Periodic opening of the screw compressor threads during the compression process produces a gas pulsation at the lobe passing frequency.  A compressor running at 3600 rpm with 4 lobes on the driven rotor will have a lobe passing frequency of 240 hz.  Each internal tube of the pulsation attenuator has an acoustic natural frequency at which it sustains a resonance.  The tube natural frequency is calculated using the speed of sound of the gas (ν ) and the effective length (λ ) of the tube:  f = ν / λ  The speed of sound depends on the molecular weight and temperature of the gas at the discharge.  The frequency used to calculate this effective length is the lobe passing frequency.  It is fairly easy to see that if the speed of sound changes then the tuning of the tubes will also change.

Pulsation attenuation for a reactive attenuator must consider a single design point for optimization.  The problem becomes selecting that design point.  The API Standard is set for the rated point of the compressor.  This may not be the best condition to base the design since the rated point may be a max flow condition that is required for plant output guarantees.  This guarantee point may not be where the unit is run.  If the compressor is run with a fixed speed drive with capacity control through a recycle loop then the compressor conditions are usually limited to a narrow range of pressure, temperature, and speed.  A fixed speed application can be effectively designed if the molecular weight and temperature of the gas remains within 5% of the design value.  If these gas conditions do change then the resonant length of the internal choke tubes would not be tuned to the correct length.

If the compressor is run with a variable speed then the lobe pass frequency would change and will have the same result, a choke tube that is not tuned to that frequency.  Variable speed drives that also incorporate molecular weight changes in the process the problem becomes complicated and a good understanding of the process controls is needed to design the pulsation attenuator.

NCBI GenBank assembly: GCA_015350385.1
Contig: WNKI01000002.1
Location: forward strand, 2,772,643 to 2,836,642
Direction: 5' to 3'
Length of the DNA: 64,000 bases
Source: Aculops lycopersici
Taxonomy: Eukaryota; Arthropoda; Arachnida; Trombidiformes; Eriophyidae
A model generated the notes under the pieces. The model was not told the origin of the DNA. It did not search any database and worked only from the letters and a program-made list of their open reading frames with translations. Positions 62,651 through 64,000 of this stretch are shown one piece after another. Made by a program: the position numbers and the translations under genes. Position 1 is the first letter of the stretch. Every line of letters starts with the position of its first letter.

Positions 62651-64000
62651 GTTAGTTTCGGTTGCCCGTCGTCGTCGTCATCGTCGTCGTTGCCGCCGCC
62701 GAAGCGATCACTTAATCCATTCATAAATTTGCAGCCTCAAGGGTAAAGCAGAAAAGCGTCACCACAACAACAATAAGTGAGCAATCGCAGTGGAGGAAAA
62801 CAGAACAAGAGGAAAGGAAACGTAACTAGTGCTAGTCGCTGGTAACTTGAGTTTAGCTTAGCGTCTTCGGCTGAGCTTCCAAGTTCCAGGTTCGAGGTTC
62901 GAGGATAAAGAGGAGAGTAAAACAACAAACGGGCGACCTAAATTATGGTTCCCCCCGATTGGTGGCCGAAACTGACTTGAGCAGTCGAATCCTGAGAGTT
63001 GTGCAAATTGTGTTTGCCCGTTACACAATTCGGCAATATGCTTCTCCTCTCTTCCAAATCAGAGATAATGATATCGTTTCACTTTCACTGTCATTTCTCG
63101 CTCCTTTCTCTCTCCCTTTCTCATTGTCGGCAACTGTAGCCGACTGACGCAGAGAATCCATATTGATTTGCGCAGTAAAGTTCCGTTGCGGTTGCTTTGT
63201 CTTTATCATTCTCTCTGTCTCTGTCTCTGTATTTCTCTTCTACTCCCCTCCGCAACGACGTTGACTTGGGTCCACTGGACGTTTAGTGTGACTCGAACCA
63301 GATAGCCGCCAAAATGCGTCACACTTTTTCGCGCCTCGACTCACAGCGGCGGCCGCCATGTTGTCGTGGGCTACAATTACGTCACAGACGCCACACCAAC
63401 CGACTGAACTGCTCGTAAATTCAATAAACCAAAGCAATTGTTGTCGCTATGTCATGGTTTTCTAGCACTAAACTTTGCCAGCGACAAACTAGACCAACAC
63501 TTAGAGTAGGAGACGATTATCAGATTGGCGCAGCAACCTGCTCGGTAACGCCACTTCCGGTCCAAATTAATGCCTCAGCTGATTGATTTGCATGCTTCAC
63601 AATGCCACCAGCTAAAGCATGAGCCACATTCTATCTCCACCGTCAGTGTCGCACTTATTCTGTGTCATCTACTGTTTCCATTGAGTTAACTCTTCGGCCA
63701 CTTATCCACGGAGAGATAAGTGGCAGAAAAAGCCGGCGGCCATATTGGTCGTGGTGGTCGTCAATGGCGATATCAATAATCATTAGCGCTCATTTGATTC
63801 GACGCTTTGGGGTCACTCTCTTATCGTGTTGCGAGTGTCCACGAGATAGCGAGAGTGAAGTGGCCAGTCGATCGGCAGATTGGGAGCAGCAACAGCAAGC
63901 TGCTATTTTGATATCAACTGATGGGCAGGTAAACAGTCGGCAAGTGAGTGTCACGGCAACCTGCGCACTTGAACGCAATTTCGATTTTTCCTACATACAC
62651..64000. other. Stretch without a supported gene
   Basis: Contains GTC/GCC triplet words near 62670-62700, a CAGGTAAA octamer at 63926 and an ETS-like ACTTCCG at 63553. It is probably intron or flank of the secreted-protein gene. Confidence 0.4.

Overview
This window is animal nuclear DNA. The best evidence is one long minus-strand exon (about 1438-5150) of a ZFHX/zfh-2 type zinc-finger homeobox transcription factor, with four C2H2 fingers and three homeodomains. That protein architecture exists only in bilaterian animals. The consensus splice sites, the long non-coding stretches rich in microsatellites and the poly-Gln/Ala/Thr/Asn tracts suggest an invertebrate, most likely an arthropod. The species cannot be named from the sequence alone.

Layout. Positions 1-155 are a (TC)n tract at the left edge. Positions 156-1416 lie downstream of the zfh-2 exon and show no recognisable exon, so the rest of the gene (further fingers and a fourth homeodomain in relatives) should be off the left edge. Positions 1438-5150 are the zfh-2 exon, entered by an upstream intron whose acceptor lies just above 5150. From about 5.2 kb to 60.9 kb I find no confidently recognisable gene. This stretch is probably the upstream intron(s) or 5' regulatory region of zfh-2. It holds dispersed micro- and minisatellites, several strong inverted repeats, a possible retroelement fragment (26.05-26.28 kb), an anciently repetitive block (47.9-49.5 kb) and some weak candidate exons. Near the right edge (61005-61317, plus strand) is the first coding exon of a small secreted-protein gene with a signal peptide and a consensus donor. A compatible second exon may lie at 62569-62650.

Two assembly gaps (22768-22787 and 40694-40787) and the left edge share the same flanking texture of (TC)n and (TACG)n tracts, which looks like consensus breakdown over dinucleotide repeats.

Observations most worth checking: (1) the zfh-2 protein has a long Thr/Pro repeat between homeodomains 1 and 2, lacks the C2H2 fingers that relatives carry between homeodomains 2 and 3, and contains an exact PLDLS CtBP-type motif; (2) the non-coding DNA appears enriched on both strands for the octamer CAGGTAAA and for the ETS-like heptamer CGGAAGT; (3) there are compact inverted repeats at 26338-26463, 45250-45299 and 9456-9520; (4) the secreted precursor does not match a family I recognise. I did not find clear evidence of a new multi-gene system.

In most cases a solution that serves the range of conditions can be applied; however, it may come at the cost of additional pressure drop across the pulsation attenuator.  Working with the compressor manufacturer will allow the engineers to evaluate the impact of that pressure drop.  API limits to pressure drop in the pulsation attenuator are there to provide the end user with a reasonable expectation that the compressor does not suffer excess power consumption due to external devices.  The additional pressure loss may not result in a significant increase in power and the resultant reduction in pulsation amplitude may be well worth the slight loss in pressure.

Communication between the end user and the pulsation attenuator engineering team is essential when the process conditions change whether it is in normal operation or due to a re-rate in the system.  New equipment design parameters should be reviewed carefully to make sure that the conditions in operation are well understood so that the designers can select the optimum condition for design.  Oil free screw compressors are very effective at positive displacement applications and when applied with the right pulsation attenuator can provide years of trouble free service.